What’s behind the Capital Translations brand:Part 2 – The Logo

What makes up the Capital Translations logo?


Firstly, the colours. One idea is to use colours from the flags of countries representing a translator’s source languages. Blue, red and green are the colours that first come to mind. Another is to use colours that mean a lot to you personally.

These days, non-linguists are becoming increasingly aware of translation as a business opportunity rather than a fringe service, which is why I thought it was important to convey a sense of modernity and professionalism in the logo, something I feel that the golden yellow and white on black achieve.

Secondly, the image. Again, rather than flag-related or abstract content, I opted for a unique concept. The logo pictures some of Cardiff’s best-known landmarks in one skyline. From left to right and foreground to background on the logo:

Built by the Normans, potentially by William the Conqueror himself. The castle was later expanded and defensive walls were erected (not shown in this picture), which expanded the castle significantly, such that it now takes up a significant part of the northern city centre. In many ways, Cardiff is like any other modern major city, but Cardiff Castle is a striking reminder that you’re still in Wales, the land of castles.

A key landmark in Cardiff’s maritime history, built in 1897, the majestic red-brick Pierhead building stands on the edge of the city’s waterfront and was the headquarters for the Bute Dock Company. Its clock tower is to Cardiff what Big Ben is to London. The building is Grade I listed and is now a history museum and exhibition.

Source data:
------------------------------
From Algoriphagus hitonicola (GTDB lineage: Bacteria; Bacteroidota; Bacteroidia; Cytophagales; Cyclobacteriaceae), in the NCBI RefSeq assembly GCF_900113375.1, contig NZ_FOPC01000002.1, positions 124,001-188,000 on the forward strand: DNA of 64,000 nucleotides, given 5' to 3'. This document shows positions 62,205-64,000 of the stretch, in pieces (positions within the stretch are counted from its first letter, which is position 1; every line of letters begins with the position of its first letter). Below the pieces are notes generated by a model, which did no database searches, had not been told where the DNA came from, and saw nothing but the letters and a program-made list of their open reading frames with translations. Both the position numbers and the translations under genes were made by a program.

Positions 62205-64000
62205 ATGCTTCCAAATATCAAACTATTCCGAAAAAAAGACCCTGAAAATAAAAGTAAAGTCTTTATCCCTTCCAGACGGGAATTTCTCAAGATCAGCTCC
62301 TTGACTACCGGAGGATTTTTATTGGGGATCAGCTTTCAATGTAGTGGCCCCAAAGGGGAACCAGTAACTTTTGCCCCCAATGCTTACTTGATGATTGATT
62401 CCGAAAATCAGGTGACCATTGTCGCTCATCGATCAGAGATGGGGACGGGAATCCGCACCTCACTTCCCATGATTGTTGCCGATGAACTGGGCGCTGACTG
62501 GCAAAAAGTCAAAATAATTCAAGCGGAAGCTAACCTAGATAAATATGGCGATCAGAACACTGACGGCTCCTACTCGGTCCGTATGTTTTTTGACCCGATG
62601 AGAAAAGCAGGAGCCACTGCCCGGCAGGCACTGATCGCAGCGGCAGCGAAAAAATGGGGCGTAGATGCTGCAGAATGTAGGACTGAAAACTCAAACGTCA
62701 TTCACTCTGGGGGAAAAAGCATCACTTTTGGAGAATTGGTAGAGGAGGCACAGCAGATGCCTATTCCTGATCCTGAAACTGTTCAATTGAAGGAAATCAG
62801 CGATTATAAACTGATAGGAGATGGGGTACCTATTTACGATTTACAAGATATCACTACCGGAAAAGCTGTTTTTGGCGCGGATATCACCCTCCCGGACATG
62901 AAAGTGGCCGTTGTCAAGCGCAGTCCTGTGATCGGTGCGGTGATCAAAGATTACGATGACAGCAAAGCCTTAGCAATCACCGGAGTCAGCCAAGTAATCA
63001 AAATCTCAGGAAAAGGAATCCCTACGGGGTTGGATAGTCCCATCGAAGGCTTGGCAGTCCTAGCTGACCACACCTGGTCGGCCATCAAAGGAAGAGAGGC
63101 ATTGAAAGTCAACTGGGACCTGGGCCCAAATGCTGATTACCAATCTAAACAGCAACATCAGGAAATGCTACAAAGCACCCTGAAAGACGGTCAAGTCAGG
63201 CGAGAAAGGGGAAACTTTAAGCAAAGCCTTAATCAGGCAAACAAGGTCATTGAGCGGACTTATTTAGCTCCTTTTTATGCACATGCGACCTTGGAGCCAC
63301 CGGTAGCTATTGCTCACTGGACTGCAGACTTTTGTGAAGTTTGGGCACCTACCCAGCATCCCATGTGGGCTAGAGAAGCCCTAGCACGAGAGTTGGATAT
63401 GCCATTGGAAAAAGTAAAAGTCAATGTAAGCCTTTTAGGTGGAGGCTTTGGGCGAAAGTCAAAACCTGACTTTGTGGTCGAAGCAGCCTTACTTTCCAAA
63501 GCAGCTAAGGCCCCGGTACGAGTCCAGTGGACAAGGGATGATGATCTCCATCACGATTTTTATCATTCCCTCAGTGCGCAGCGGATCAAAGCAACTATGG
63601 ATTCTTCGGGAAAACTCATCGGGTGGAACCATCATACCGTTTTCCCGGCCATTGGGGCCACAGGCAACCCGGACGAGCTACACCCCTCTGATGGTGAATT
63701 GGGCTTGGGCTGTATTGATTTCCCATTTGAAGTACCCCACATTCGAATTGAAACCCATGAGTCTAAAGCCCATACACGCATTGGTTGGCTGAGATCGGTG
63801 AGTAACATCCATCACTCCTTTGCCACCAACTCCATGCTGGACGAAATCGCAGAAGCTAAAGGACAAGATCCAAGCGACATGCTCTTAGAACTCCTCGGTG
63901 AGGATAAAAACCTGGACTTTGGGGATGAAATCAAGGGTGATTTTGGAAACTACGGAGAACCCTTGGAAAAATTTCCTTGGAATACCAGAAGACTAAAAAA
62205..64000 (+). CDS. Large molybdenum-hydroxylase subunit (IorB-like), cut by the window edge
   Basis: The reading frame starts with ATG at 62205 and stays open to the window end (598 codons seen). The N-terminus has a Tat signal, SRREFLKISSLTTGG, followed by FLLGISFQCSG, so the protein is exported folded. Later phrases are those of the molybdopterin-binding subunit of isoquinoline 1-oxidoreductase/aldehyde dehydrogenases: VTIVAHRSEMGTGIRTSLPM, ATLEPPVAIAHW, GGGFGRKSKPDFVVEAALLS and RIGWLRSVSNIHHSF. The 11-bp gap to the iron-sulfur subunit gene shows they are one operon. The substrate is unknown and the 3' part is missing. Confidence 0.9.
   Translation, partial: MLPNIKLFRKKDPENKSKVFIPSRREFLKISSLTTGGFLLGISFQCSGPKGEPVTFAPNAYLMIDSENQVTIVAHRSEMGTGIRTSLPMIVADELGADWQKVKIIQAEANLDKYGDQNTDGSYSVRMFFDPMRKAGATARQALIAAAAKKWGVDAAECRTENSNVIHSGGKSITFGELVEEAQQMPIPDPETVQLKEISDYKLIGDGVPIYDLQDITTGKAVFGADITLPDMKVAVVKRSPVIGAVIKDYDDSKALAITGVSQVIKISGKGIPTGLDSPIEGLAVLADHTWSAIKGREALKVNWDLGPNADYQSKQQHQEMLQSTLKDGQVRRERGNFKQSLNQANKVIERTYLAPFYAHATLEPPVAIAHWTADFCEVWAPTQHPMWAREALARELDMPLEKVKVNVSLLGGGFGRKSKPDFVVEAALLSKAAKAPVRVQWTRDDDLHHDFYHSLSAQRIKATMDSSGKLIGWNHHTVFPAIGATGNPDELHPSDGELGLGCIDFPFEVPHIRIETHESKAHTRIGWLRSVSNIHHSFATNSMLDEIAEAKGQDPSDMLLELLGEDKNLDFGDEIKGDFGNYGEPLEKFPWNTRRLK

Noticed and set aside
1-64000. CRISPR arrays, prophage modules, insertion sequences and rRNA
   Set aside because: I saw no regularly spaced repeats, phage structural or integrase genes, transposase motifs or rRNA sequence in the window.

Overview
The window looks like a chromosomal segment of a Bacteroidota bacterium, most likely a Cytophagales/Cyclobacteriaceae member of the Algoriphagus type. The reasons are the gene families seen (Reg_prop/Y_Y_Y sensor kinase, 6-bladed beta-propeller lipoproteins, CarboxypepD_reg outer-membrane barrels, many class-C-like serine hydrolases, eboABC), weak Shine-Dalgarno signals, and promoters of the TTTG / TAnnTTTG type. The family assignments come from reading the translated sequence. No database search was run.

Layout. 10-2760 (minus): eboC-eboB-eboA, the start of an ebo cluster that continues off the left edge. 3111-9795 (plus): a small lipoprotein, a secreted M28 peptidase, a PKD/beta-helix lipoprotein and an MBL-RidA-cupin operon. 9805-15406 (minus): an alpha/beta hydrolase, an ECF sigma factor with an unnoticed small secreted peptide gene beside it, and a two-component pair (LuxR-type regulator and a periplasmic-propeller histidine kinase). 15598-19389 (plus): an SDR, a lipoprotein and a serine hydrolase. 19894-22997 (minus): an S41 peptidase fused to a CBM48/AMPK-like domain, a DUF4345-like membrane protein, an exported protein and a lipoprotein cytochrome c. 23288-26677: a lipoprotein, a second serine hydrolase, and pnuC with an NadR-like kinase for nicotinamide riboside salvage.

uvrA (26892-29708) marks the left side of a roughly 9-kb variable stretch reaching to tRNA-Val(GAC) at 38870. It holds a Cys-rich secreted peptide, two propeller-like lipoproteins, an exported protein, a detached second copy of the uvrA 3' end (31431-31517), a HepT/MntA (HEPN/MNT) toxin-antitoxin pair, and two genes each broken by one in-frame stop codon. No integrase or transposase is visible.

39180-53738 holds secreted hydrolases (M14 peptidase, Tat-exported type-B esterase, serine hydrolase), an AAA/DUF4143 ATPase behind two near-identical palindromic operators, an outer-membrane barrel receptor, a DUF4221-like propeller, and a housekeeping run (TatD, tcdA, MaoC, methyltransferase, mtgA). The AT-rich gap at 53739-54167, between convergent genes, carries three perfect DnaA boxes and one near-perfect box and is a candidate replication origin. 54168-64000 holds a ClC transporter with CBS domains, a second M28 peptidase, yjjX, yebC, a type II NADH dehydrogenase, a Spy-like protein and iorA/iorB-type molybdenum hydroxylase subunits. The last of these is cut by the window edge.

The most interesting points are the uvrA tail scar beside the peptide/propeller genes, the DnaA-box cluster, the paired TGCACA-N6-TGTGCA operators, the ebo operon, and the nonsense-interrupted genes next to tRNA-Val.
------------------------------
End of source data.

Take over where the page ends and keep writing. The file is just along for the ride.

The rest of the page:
A newer edition to the Cardiff skyline, at just 10 years old, the Wales Millennium Centre, also known as the Cardiff Bay Opera House, serves as a major performing arts centre for the city and the country. Its façade is unmistakeable. The architect’s concept of the building was one that expressed “Welshness” and was instantly recognisable, and this has certainly been achieved through its construction materials made all over Wales: slate, metal, wood and glass. The Wales Millennium Centre sits on Roald Dahl Plas, a large public square that is constantly hosting festivals and outdoor concerts overlooking Cardiff Bay. The centre is viewed side-on in the logo, behind the clocktower of the Pierhead building, which is geographically accurate when looking north.

Perhaps not as architecturally diverse as other Cardiff landmarks, but these two high-rise office buildings are Cardiff’s tallest. Capital Tower overlooks both Cardiff Castle and Cardiff’s Edwardian city hall, whilst Stadium House eclipses the Millennium Stadium, and is recognisable for the large disc and spire that protrude from its roof. Both skyscrapers can be seen from many places in the city, particularly the hills to the north and west of Cardiff.

Finally, the iconic Millennium Stadium rounds off the Capital Translations logo, and might have been unrecognisable were it not for its spikes that project from its four corners. The stadium was built for the 1999 Rugby World Cup, which the city hosted, and now serves as the national stadium for Wales. Its city centre location makes for a great atmosphere in central Cardiff on match days.

All of these buildings have shaped Cardiff’s history, from its beginnings as a Roman and Norman fort, to a Victorian capital of industry, and now a mecca of sport and culture, and Capital Translations will certainly draw on the inspiration that this city provides.

Here are some Cardiff landmarks that didn’t make the logo:

Tomorrow, we’ll look at the new blogs.